Conformation Showing > Mr. Donald asked me a difficult question (115 replies)
by Ibrahim on 13 June 2012 - 17:56
|Now let us look at a 47% chest dept, all lengths are calculated in same above explained method, but all angles remained the same.|
Ok 47% chest depth standing, ideal shoulder
by Ibrahim on 13 June 2012 - 17:59
|Corresponding full reach |
by Ibrahim on 13 June 2012 - 18:08
|So between the reach of a 45% chest depth of a ideal GSD and a 47% chest depth of a ideal GSD there is a difference of 0.68 cm which represents decrease of approximately 1.5% of that reach of the latter in one stride. Not much of a decrease.|
One interesting point
If you sum up all the lengths of bones of the ideal GSD of 45% chest depth you find it 72.49 cms.
And the sum up of the lengths of all bones in the fore assembly of the ideal GSD of 47% depth you find it 72.72 cms.
The difference is 0.23 cms which is approximately nothing. Just a side remark
by Ibrahim on 13 June 2012 - 18:13
|Let's see what happens when the chest is 50% of the height.|
by Ibrahim on 13 June 2012 - 18:41
|Ok 50% chest depth standing, ideal shoulder|
by Ibrahim on 13 June 2012 - 18:42
by Ibrahim on 13 June 2012 - 18:45
|So in case of an ideal GSD of 50% chest depth the fore front reach is 41.73 cms|
that is a 1.84% less than that of the 47% chest depth GSD and 3.4% less than that of the 45% chest depth GSD and this is a valuable decrease. So those who said in the standard chest depth should not get more than 50% know what they're talking about. The more chest depth the less front reach and as it gets closer to 50% the decrease in front reach gets worse.
Lets see the sum of bone length, it's 73.5791, an increase of 0.86 cm to 2nd GSD and 1.0 cm from 1st GSD.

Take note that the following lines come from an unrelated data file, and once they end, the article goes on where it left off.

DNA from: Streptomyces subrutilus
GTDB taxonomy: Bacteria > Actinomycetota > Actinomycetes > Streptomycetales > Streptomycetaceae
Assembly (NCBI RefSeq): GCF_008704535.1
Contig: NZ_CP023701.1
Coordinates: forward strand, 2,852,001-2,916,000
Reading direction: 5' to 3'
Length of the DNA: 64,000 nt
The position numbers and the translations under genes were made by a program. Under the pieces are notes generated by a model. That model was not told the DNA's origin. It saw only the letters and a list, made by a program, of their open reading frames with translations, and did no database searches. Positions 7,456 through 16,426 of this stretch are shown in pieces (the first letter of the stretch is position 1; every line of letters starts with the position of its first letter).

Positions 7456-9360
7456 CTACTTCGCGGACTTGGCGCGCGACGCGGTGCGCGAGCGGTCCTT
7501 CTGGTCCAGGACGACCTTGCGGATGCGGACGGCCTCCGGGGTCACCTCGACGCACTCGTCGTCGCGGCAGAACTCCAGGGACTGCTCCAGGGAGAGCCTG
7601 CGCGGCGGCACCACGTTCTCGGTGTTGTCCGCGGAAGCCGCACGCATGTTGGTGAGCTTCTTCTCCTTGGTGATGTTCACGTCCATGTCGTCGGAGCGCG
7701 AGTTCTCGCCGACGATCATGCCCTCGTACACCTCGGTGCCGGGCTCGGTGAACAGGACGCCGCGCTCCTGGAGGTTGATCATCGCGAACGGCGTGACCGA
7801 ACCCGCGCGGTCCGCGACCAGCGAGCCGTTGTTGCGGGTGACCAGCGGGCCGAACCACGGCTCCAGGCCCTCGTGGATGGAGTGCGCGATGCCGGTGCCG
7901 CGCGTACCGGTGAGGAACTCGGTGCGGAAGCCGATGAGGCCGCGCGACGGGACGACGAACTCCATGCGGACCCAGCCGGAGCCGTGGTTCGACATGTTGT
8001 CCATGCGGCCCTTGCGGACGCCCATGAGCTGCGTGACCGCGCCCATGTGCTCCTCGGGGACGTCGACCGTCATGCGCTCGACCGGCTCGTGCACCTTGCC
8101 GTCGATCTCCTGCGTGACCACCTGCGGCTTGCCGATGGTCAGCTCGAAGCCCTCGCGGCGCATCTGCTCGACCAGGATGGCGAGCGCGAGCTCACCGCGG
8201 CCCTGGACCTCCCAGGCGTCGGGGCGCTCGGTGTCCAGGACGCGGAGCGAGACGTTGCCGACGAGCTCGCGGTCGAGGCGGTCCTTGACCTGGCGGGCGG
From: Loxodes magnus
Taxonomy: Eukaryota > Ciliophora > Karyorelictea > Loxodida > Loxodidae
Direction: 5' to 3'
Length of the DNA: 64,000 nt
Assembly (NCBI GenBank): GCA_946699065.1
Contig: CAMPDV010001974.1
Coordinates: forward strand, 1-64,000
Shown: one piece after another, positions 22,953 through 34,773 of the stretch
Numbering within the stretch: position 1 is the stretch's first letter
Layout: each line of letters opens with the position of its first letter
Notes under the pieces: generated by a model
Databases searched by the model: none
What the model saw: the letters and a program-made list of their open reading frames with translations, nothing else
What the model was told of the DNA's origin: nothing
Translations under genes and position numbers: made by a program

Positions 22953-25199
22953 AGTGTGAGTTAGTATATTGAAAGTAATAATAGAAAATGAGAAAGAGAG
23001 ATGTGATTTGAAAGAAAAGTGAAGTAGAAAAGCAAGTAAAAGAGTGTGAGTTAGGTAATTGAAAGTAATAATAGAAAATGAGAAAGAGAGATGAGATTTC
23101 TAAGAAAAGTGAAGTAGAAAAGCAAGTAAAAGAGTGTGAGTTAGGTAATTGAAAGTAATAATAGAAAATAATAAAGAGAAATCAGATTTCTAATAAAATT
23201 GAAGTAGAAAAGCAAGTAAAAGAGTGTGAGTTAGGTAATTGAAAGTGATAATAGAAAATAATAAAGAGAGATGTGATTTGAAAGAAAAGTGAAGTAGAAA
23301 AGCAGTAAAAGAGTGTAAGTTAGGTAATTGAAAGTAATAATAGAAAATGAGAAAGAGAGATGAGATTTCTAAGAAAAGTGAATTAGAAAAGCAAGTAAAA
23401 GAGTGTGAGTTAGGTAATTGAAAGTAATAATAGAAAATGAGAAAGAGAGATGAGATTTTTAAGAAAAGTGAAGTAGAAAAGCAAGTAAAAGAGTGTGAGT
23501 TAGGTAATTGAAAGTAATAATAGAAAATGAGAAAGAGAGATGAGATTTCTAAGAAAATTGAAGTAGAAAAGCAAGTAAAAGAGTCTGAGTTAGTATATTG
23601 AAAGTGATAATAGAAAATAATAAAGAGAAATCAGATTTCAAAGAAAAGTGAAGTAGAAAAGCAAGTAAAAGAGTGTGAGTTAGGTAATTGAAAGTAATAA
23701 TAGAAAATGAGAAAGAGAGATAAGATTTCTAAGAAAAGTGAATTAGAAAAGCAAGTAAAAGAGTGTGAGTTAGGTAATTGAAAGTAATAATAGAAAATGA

by Ibrahim on 13 June 2012 - 19:14
|Just to explain this 3.4% less fore reach, say when dog 1 and dog 3 cover a distance of 2000 meters with their front arms dog number one needs to make 4360 strides.|
While dog 3 needs to make 4793 strides, that is 433 strides more, imagine the extra fatigue the 3rd GSD shall endure. So again this is the endurance and efficiency the standard talks about.
I want to highlight one important thing here, what I did is only make drawings to illustrate what the standard says, I'm not inventing a new thing or making a new theory here, no not at all, many explained this in papers, studies and books, what I am adding here is a simple demo to show the importance of correct conformation and give some due value to the people who wrote the standard, they know what they're talking about and they put their accumulated knowledge in the standard.
It would be nice if people share their knowledge of practical and actual experience of dogs in regards to effect of chest depth on the front reach. Thanks
by Ibrahim on 13 June 2012 - 19:34
|One last thing about effect of chest depth|
For GSDs of same height at withers, same shouler angle, same front upper arm angle, same pastern proportion to front arm, same pastern angle, same well balanced fore assembly and same good open of joints in full fore reach
The deeper the chest
1. The less front reach
2. The longer the shoulder blade is
3. The longer the front upper arm is
4. The shorter the front arm/leg is
5. Ther shorter the pastern is
by Ibrahim on 15 June 2012 - 08:19
|So as shown above the less the chest depth and therefore the relatively (in terms of proportion) longer fore arm/front leg the better the front reach, going back to Dingo, he had a long front leg and a less chest depth, look|
by Ibrahim on 15 June 2012 - 08:24